Skip to Content, Navigation, or Footer.

State infrastructure falls flat

Despite large budget, Rhode Island lags behind other states in road and bridge conditions

Rhode Island placed 47th in the country in the overall condition of its highway systems in 2012, according to a report out last month from the Reason Foundation.

The 21st Annual Report on the Performance of State Highway Systems, which included data from 1984 to 2012, also ranked Rhode Island last in the percentage of bridges in deficient condition, with over 50 percent of its bridges considered “deficient.” Deficient bridges are those eligible for federally funded repairs, according to the study.

“That is a remarkable statistic,” said David Hartgen, one of the study’s authors and a senior fellow at the libertarian Reason Foundation.

“If I were a citizen of Rhode Island, I would want to know how it is we have four times as much money as the average state, and yet we are ranked in the 40s and 50s on condition,” Hartgen added.

Representatives from the Rhode Island Department of Transportation were not available to comment on the report’s findings.

During the report’s review process, authors looked at “how each state is doing relative to the size of its budget and the size of its system,” Hartgen said. “Then we look at the results of each system.”

“This study puts a spotlight on each (highway) system,” Hartgen said, adding that the study “usually generates reaction” from both legislatures and governors’ offices.

Rhode Island’s poor infrastructure was also brought to light in the American Society of Civil Engineers’ 2013 Report Card For America’s Infrastructure. The report found that there were 156 structurally deficient bridges in Rhode Island, and 70 percent of major roads in Rhode Island were of “poor or mediocre quality” at the time of the report.

But some projects in recent years have aimed at improving the state’s infrastructure, including the Pawtucket River Bridge Replacement Project, which was announced in 2010 and completed during the summer of 2013. The project — which cost over $80 million — involved rehabilitating six small bridges to improve overall infrastructure, the Pawtucket Times reported at the time.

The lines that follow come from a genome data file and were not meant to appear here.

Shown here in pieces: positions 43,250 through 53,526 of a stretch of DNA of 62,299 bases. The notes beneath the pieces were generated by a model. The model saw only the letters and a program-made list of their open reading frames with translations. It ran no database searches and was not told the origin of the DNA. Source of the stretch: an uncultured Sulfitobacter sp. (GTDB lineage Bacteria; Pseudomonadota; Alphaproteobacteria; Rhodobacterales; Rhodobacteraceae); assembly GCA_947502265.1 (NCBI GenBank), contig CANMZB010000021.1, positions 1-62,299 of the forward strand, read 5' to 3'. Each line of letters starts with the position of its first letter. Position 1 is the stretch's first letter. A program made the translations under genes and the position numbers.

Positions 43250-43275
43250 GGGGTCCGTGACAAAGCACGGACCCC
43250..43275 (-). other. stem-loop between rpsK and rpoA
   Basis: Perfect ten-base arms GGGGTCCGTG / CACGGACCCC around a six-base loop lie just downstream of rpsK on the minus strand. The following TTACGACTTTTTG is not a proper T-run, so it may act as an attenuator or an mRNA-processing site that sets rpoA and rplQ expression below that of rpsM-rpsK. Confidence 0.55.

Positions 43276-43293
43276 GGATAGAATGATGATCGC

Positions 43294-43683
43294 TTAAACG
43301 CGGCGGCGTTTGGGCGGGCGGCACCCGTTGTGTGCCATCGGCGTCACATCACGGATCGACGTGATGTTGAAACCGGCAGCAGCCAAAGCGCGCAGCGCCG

The bridge replacement project not only built new structures and created multiple jobs, but also transformed into a community-based project, Pawtucket Mayor Donald Grebien told The Herald.

“The reason it started was because of the deficiencies that the (Transportation Department) found in the bridge itself,” Grebien said. “Once the community realized that this was important for Pawtucket and that Pawtucket could be so much more due to this project, they formed a committee, and people started advocating for more than an average bridge.”

Grebien added that community members believed the Pawtucket bridge could “become a destination” rather than be just “a bridge that everyone drove over.”

The final result became “an iconic structure” of Pawtucket, as it promotes the city’s access off I-95 and highlights Pawtucket’s history with its “art deco” design that matches City Hall, Grebien said.

Though the major portion of the bridge was completed last year, work on some phases of the project continues, Grebien said, adding that the construction of an overlook park is scheduled to be completed by this spring.

Powered by SNworks Solutions by The State News
All Content © 2021 The Brown Daily Herald, Inc.